Ghana’s central bank announced an increase of 250 basis points in its benchmark policy rate to 27 percent Monday to rein in surging inflation and the continued depreciation of the local currency.
Governor of the Bank of Ghana Ernest Addison announced the decision at a press briefing after the 109th Monetary Policy Committee (MPC) meeting.
This decision came after a similar increase on Oct. 7, which took the rate to 24.5 percent as exchange rate depreciation and inflation remained volatile.
“The MPC is of the view that significant upside risks to the inflation outlook remain. To anchor inflation expectations, the committee decided to increase the policy rate by 250 basis points to 27 percent,” Addison said.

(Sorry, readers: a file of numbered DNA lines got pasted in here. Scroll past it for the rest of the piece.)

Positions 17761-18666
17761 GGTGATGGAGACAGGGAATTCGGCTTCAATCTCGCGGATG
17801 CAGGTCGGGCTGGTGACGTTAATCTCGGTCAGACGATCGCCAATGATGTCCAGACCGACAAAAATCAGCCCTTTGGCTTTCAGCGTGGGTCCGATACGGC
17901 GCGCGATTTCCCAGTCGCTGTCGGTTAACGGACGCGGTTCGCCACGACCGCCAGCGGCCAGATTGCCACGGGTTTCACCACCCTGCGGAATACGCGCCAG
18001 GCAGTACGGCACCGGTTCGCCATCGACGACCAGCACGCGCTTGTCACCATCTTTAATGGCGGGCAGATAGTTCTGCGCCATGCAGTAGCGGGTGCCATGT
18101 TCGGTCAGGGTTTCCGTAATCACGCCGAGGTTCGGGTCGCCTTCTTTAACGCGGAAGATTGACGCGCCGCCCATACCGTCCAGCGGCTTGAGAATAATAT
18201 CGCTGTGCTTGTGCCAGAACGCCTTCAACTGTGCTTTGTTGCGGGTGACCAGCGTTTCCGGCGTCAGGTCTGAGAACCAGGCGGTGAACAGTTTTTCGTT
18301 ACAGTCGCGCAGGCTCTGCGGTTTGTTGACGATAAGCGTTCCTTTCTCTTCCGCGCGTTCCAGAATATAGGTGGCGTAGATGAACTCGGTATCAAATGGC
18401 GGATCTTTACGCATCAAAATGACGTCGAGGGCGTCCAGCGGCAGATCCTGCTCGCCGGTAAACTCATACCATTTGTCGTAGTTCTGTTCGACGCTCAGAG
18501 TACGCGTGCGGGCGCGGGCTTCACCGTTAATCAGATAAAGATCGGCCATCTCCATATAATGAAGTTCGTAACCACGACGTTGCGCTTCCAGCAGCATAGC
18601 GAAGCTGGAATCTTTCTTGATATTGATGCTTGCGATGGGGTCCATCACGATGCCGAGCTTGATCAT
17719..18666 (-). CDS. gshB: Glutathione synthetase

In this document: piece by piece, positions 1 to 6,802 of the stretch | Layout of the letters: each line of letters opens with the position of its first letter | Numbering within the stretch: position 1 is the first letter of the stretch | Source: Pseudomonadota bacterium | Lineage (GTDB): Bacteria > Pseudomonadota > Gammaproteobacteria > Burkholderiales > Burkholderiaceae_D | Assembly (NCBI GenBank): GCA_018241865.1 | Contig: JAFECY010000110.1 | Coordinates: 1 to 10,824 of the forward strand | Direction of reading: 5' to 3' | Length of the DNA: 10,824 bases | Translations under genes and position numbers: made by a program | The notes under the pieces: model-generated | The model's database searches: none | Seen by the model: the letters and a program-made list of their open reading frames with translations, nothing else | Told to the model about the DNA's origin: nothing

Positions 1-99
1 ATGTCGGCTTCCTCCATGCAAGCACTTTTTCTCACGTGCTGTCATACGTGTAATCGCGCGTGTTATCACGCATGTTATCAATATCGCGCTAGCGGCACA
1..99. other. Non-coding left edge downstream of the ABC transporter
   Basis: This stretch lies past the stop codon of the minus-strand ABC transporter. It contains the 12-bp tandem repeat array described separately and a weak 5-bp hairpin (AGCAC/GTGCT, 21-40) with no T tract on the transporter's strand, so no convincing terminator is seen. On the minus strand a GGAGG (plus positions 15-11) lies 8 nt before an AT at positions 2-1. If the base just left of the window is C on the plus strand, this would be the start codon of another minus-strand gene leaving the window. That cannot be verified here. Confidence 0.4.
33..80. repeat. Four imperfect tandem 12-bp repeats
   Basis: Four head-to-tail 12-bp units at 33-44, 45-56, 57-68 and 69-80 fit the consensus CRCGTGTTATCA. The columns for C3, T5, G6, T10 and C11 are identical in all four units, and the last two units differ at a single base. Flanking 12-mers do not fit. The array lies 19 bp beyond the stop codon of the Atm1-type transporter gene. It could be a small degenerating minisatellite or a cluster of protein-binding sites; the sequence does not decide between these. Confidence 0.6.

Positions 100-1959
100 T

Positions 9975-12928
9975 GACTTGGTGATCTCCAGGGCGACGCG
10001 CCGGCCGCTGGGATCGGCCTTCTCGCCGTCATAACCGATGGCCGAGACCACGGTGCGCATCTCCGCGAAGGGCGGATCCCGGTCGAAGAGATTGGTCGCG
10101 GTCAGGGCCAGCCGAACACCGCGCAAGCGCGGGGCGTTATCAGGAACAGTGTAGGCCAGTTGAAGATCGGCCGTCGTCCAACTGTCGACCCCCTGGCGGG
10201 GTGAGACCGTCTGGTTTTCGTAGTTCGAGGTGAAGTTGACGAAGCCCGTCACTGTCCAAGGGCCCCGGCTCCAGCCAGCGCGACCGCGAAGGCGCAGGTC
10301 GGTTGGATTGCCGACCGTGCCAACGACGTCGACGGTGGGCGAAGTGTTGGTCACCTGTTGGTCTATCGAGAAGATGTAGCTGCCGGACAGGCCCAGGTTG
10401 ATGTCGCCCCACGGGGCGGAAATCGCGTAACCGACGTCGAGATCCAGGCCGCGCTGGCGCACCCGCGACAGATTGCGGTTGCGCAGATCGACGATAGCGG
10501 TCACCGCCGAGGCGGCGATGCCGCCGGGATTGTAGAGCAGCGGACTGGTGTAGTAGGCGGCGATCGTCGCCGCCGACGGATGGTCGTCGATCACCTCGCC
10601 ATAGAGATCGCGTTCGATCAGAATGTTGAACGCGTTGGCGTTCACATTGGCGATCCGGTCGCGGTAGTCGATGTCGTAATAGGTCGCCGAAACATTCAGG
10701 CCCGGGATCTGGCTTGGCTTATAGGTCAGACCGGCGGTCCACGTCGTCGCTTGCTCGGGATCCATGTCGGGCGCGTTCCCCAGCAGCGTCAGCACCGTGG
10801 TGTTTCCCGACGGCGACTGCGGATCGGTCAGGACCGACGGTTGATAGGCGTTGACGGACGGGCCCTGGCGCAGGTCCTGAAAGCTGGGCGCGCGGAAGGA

Addison said that the policy rate increases in the past few months had helped dampen the pace of monthly price increases as the monthly inflation number eased from a peak of 5.1 percent to 1.9 percent.
However, he said this development reversed in September and October due to additional shocks from an upward adjustment in ex-pump petroleum prices, utility tariff adjustments, and transportation fare increases.
The governor said the reversal of the effects had led to the 40.4 percent inflation rate reading in October “with significant underlying inflation pressures and upside risks to the inflation outlook.” Enditem